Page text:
The Construction of Professional Identity and Pathways of Participation of Full Time Faculty Members in University Restructuring in Mexico
Since the 1990s, the federal government required public state universities in Mexico to recruit full time faculty members with doctoral degrees and research productivity to increase the academic competitiveness of higher education. After two decades of the implementation of federal mandates, public state universities have not improved their academic life significantly (Chavoya-Peña, et al., 2006). The failure of federal programs for university restructuring can be understood from a variety of perspectives. Central to this failure is the faculty body.
Based on a case study approach, this investigation sought to understand the ways in which full time faculty members that entered state public universities since 1996 as part of the Faculty Enhancement Program (PROMEP) negotiate their professional identity within a climate of university restructuring in Mexico. The case site was a public state university in the state of Morelos (UM) in the central valley of Mexico. This investigation included three research questions: What are the contextual factors for the negotiation of academic identity? What are the practices that enable full time faculty to negotiate their academic identity? What are the characteristics of the academic identity of full time faculty? Organizational theory, cultural theory, and professional identity theory shaped the theoretical framework.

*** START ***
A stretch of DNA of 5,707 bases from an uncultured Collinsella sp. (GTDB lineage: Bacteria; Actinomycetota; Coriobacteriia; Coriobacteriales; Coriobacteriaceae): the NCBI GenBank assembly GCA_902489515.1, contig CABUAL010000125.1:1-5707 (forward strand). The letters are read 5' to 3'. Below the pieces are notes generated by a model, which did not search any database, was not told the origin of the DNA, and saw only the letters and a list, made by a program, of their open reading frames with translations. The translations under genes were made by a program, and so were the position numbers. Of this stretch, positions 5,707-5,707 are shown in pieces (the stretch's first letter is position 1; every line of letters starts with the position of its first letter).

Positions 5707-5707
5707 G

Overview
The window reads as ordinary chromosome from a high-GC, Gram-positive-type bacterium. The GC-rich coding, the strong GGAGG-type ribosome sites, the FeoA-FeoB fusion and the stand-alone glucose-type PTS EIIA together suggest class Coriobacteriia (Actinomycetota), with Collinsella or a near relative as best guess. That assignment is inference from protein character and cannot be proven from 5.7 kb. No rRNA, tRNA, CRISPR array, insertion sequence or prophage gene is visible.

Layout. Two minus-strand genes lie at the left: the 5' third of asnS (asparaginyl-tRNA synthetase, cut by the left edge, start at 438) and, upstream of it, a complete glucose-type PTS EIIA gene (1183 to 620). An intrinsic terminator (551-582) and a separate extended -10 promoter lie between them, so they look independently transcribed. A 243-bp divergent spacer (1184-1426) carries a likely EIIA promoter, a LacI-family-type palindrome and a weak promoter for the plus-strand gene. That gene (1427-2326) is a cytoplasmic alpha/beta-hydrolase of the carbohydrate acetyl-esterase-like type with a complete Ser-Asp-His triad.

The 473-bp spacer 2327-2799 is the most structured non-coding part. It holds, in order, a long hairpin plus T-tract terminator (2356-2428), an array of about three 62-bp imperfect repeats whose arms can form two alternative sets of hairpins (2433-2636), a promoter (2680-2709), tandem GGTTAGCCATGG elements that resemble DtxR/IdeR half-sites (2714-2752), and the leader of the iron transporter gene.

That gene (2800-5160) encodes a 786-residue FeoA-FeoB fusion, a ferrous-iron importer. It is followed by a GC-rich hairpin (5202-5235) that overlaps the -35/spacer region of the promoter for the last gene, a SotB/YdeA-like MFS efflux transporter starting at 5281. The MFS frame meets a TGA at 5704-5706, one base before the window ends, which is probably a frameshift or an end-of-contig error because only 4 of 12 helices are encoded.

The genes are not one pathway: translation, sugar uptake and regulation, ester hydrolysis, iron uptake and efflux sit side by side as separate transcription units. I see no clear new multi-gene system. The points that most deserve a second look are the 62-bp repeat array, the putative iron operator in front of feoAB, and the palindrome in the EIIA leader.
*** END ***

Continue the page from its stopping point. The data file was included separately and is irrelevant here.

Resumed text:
Empirical data collected through semi-structured interviews, participant observation, and document analysis was interpreted through analytical induction (Erickson, 1986) and reflexive analysis (Aunger, 1995). Three central findings are presented. First, full time faculty members at UM self-defined as researchers. Full time faculty members negotiated their academic identity within two types of Faculties: parochial and modern Faculties. Each type of Faculty had a different cultural orientation and social structure to organize academic life. Second, full time faculty members stressed their reluctance to participate in committee work; yet they engaged actively in institutional service activities in order to create organizational conditions that facilitated the development of research and teaching. Third, through strategies of self-regulation, full time faculty members negotiated three types of self-definitions: the academic as researcher, the academic as change-maker, and the academic as saturated worker. Contributions of this study, implications for practice, and pathways for further research are discussed.